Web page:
Arguably, the most significant event of this period was the Triassic-Jurassic extinction event.
This event wiped off various archosaurs and other reptilian groups.
The dinosaurs that survived this extinction event would evolve to become the most dominant animals of the Jurassic Period.
Their adaptations and unique ecological behaviors set the stage for the evolutionary innovations that would characterize the Jurassic and beyond.
Some of the key species of the Late Triassic Period include:
Postosuchus was technically not a dinosaur.
It is more accurately described as an archosaur (dinosaur ancestor).
However, being one of the largest animals in the Late Triassic ecosystem, Postosuchus was an apex predator.
It was a large and robust carnivore that preyed on the herbivores present during the Late Triassic.
The extinction of large predators like this at the end of the Triassic paved the way for the dominance the dinosaurs enjoyed during the Jurassic.
By the end of the Triassic Period, large quadrupedal dinosaurs were starting to emerge.
One notable example is the Melanorosaurus which is considered a basal sauropodomorph (ancestors of the sauropod dinosaurs).
Although they were yet to attain the astronomical size of the true sauropods, they were still quite large and heavy, forcing them to adopt a quadrupedal stance to support their massive weight.
Jurassic Period: The Age of Giants
The dinosaurs really began to flourish (both in numbers and diversity) during the Jurassic Period about 201 million years ago.
Some of the largest dinosaurs emerged during this period, which is why it is often referred to as the Age of Dinosaurs.
It includes some of the most recognizable herbivorous and carnivorous dinosaurs, especially in the sauropod and theropod groups.
Two factors favored the diversification of dinosaurs during the Jurassic Period; a small mass extinction event at the end of the Triassic and the breakup of the supercontinent Pangea.
These two providential occurrences allowed the dominance and evolution of the dinosaurs throughout the Jurassic Period.
Early Jurassic: Evolutionary Progression
The Early Jurassic Period was a time of experimentation and specialization due to two major changes that began in the previous period.
The mass extinction event that occurred at the end of the Triassic was the first.
Although this was a small-scale extinction event, it wiped out several other archosaur groups, leaving the dinosaurs as the most dominant land animals.
Adaptations developed earlier in the Triassic allowed them to not only survive this extinction but also evolve into a variety of forms to take over the vacant niches.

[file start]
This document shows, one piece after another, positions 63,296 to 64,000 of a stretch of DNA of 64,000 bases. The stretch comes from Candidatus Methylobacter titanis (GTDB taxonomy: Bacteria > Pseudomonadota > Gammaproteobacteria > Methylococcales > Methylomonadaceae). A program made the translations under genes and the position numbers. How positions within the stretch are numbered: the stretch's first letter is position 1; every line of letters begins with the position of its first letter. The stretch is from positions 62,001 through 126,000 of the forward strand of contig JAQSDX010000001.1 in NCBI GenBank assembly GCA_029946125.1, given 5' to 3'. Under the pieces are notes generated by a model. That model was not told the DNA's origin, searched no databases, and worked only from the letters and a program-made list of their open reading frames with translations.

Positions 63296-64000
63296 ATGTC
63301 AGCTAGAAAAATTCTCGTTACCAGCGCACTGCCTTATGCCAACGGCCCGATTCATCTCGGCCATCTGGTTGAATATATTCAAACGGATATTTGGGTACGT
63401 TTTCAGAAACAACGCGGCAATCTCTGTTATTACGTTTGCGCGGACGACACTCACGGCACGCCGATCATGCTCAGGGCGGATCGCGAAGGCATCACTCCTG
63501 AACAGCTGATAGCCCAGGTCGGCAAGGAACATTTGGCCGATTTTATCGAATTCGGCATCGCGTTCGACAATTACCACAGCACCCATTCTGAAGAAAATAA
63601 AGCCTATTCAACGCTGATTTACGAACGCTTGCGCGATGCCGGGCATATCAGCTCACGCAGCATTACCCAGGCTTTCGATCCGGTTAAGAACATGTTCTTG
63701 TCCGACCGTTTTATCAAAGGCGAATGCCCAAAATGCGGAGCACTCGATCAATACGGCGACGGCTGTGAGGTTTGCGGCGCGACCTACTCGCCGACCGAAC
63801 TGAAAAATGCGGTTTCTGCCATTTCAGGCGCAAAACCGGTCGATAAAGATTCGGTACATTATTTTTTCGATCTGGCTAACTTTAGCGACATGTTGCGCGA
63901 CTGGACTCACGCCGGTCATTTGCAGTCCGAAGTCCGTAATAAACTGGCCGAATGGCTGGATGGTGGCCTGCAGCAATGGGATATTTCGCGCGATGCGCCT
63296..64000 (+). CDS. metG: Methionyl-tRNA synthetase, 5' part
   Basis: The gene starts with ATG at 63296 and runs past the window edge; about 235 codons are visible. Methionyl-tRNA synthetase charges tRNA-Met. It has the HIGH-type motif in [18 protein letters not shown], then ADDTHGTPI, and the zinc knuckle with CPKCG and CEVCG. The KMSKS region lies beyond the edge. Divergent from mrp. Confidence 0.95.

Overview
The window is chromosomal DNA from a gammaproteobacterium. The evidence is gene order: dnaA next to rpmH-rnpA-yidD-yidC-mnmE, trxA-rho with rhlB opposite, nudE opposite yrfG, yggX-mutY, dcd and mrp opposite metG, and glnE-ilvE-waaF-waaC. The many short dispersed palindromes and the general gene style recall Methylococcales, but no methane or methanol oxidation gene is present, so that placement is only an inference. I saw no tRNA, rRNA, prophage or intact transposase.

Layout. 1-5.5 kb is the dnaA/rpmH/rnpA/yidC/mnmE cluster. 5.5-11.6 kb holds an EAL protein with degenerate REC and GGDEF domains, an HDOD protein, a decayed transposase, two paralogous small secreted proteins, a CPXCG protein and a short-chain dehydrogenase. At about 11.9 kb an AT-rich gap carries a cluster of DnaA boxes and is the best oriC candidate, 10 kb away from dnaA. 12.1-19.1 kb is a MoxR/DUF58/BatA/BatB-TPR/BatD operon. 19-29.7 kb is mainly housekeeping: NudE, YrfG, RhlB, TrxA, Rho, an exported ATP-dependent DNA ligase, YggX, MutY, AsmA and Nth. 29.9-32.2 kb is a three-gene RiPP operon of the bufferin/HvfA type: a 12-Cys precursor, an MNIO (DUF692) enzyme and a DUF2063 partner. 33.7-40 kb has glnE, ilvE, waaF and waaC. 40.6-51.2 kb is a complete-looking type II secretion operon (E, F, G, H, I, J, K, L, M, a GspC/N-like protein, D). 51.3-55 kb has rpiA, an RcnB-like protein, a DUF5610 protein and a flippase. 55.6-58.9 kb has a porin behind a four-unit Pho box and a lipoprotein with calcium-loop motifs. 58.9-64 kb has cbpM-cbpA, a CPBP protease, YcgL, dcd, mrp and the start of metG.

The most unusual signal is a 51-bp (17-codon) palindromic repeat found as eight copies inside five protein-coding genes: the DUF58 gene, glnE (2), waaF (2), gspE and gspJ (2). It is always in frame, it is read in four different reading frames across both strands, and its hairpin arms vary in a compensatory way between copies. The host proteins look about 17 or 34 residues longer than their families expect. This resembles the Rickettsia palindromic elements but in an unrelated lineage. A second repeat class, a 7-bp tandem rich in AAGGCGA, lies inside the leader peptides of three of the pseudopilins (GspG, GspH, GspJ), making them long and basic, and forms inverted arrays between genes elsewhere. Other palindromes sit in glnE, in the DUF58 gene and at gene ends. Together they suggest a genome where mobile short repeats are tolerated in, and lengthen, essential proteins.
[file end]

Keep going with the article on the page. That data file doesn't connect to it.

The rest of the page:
The second factor that contributed to the abundance of dinosaurs was the breakup of the supercontinent Pangea.
The continent split into distinct landforms, with Laurasia in the North and Gondwana in the South.
Although there were still land connections between them, the climate and ecology of these two landmasses became even more distinct as the period progressed.
These geographical changes caused significant transformations in the Earth’s climate.
Temperatures dropped slightly, and lush vegetation appeared due to more abundant rainfall.
Ferns, horsetails, and other plants started to grow abundantly during the Early Jurassic Period.
These plants provided an abundant food supply for the emerging herbivorous dinosaurs.
As the population of these herbivores ballooned, carnivores evolved to prey on them, with an increase in their overall complexity and abundance.
Key dinosaur species of the Early Jurassic
During the Early Jurassic Period, diverse environments emerged, ranging from lush forests to arid plains.
This led to the evolution of new dinosaur carnivorous and herbivorous dinosaur species to occupy these new habitats.
Some of the major dinosaur species of this period include:
Scelidosaurus was an ornithischian dinosaur that lived on the supercontinent Laurasia about 191 million years ago.
It is one of the most completely known dinosaurs from that period, thanks to an abundance of fossil remains.
Scelidosaurus was also one of the earliest-known armored dinosaurs.
Its body was adorned with bony plates and spikes, which likely served as defensive adaptations against the rising number of predatory dinosaurs in its ecosystem.
Its armored body is an example of how dinosaurs evolved new anatomical features to adapt to the emerging challenges in their ecosystem.
Theropod dinosaurs like the Cryolophosaurus, characterized by their large size, powerful jaws, and sharp teeth, played a significant role in shaping the predator-prey dynamics of the Early Jurassic Ecosystem.
Cryolophosaurus was among the largest theropods of the Early Jurassic.